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From "maku@makuchaku.in" <m...@makuchaku.in>
Subject Re: Using couchdb for analytics
Date Tue, 13 Sep 2011 06:32:14 GMT
I just saw a video on how "ShareThis" is implementing its analytics (though
on mongodb) using buffer queues
(link<http://www.10gen.com/presentation/mongosv2010/sharethis>
).

Coming back to the problem in hand, I did a quick test.

_rev_limit=1000 (default)
Counter started from 0 & was incremented to 44,000

I managed to generate 1GB of disk usage in the database...
(I added a couple of attachments to the document (~80k) to simulate real
world size of the document).

1GB disk usage for just incrementing a counter is a bit too large...
--
Mayank
http://adomado.com



On Mon, Sep 12, 2011 at 11:32 PM, Sam Bisbee <sam@sbisbee.com> wrote:

> Hi,
>
> The first part of my answer is not CouchDB specific. All of the big
> analytics systems that I have ever built or seen at my clients' have
> used queues. Since, as you know, analytics can have such a high write
> rate you would be crazy to try and persist each transaction to disk
> (which is what databases do). Instead send them to a queue where they
> can sit and you can consume them at your own leisure.
>
> If you don't want to host your own queue, then take a look at Amazon
> Simple Queue Service.
>
> Now, for the CouchDB part.
>
> Have each transaction be its own document. Yes, even if you are
> tracking the same type of action for the same resource (URL). You no
> longer live in a locking world, so this is the most straight forward
> approach. Now you can build views that use actions, resources, or
> whatever other piece of data that you want. More information at
> http://guide.couchdb.org/draft/recipes.html
>
> Given the write rate of analytics systems you would be right to worry
> about view build time. That's why you have the queue: you can control
> the write rate in CouchDB. You can also just build views once per
> night (or whatever), and ALWAYS query with ?stale=ok so you don't kick
> off a view build at read time.
>
> There's a bunch more land mines, but these are the basics and should
> get you on your way. :)
>
> --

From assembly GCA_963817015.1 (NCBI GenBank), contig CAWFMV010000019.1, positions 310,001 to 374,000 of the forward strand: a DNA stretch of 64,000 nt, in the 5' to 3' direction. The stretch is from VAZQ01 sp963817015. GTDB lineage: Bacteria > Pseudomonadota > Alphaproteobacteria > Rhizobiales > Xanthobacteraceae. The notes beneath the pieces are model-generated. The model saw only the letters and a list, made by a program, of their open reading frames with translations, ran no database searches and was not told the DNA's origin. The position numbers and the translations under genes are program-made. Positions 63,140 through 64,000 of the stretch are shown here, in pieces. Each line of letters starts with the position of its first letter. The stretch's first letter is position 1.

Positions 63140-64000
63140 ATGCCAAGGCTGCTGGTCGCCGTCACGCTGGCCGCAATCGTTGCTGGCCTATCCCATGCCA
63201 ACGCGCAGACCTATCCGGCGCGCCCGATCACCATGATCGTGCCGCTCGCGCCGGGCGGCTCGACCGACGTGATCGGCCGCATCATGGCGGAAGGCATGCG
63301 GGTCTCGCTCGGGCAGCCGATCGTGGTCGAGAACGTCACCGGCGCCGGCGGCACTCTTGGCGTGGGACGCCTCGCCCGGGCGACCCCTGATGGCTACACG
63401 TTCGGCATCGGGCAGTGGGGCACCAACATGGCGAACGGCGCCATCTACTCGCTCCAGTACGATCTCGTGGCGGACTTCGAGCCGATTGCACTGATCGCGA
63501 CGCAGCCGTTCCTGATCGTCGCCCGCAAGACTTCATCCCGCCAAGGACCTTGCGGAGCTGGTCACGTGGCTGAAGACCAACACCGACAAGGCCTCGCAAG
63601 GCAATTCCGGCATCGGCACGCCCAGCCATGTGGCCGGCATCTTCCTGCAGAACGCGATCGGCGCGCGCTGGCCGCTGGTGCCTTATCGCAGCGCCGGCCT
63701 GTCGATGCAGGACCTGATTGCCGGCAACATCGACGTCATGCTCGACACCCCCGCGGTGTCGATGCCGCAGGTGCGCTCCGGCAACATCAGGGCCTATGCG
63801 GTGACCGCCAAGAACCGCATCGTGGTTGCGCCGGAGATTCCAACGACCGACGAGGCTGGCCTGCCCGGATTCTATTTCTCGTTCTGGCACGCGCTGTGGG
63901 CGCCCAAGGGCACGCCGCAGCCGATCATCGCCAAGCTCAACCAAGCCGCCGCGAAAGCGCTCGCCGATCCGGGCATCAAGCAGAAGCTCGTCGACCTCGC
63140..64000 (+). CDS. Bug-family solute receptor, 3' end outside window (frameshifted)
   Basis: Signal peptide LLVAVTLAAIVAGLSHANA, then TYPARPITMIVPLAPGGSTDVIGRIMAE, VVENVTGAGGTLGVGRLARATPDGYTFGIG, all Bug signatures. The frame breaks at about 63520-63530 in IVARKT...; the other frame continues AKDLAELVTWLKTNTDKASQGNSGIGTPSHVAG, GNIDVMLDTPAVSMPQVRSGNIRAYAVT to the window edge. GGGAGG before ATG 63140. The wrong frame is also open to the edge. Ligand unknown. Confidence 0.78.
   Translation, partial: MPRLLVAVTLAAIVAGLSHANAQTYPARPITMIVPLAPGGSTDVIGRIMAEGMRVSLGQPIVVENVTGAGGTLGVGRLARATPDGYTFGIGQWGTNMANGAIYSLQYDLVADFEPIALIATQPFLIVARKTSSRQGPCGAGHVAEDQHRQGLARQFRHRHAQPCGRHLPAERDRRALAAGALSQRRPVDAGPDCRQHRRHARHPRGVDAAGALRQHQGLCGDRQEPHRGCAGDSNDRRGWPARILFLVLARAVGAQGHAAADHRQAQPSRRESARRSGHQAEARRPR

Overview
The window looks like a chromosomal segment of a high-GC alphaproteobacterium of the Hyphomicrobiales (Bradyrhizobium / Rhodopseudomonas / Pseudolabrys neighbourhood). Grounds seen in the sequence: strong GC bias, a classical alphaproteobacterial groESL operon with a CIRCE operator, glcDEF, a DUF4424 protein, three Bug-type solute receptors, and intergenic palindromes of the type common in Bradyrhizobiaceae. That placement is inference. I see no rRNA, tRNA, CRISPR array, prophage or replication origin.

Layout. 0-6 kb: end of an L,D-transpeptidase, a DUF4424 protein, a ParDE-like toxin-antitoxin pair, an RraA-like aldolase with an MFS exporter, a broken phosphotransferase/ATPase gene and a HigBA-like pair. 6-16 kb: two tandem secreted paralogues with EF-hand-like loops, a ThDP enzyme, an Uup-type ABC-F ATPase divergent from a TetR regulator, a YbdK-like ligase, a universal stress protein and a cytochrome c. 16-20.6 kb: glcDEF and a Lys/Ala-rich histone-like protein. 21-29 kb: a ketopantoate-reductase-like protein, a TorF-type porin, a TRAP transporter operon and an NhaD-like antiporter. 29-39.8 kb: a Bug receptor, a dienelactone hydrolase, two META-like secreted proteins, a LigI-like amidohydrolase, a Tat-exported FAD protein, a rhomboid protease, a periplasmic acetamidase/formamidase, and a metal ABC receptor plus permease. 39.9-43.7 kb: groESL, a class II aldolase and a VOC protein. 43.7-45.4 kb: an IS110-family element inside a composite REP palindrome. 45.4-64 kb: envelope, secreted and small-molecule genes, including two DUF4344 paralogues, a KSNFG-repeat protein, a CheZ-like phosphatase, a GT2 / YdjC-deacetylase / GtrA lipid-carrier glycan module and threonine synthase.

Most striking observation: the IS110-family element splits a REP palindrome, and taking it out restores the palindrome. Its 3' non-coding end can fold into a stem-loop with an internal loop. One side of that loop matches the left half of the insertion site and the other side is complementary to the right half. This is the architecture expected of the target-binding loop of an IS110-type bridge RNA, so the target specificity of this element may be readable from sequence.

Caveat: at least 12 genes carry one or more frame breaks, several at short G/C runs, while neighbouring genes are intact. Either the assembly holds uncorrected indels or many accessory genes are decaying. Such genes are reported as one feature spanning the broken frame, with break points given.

> Sam Bisbee
>
> On Thu, Jun 2, 2011 at 5:34 AM, maku@makuchaku.in <maku@makuchaku.in>
> wrote:
> > Hi everyone,
> >
> > I came across couchdb a couple of weeks back & got really excited by
> > the fundamental change it brings by simply taking the app-server out
> > of the picture.
> > Must say, kudos to the dev team!
> >
> > I am planning to write a quick analytics solution for my website -
> > something on the lines of Google analytics - which will measure
> > certain properties of the visitors hitting our site.
> >
> > Since this is my first attempt at a JSON style document store, I
> > thought I'll share the architecture & see if I can make it better (or
> > correct my mistakes before I do them) :-)
> >
> > - For each unique visitor, create a document with his session_id as the
> doc.id
> > - For each property i need to track about this visitor, I create a
> > key-value pair in the doc created for this visitor
> > - If visitor is a returning user, use the session_id to re-open his
> > doc & keep on modifying the properties
> > - At end of each calculation time period (say 1 hour or 24 hours), I
> > run a cron job which fires the map-reduce jobs by requesting the views
> > over curl/http.
> >
> > A couple of questions based on above architecture...
> > We see concurrent traffic ranging from 2k users to 5k users.
> > - Would a couchdb instance running on a good machine (say High CPU
> > EC2, medium instance) work well with simultaneous writes happening...
> > (visitors browsing, properties changing or getting created)
> > - With a couple of million documents, would I be able to process my
> > views without causing any significant impact to write performance?
> >
> > I think my questions might be biased by the fact that I come from a
> > MySQL/Rails background... :-)
> >
> > Let me know how you guys think about this.
> >
> > Thanks in advance,
> > --
> > Mayank
> > http://adomado.com
> >
>

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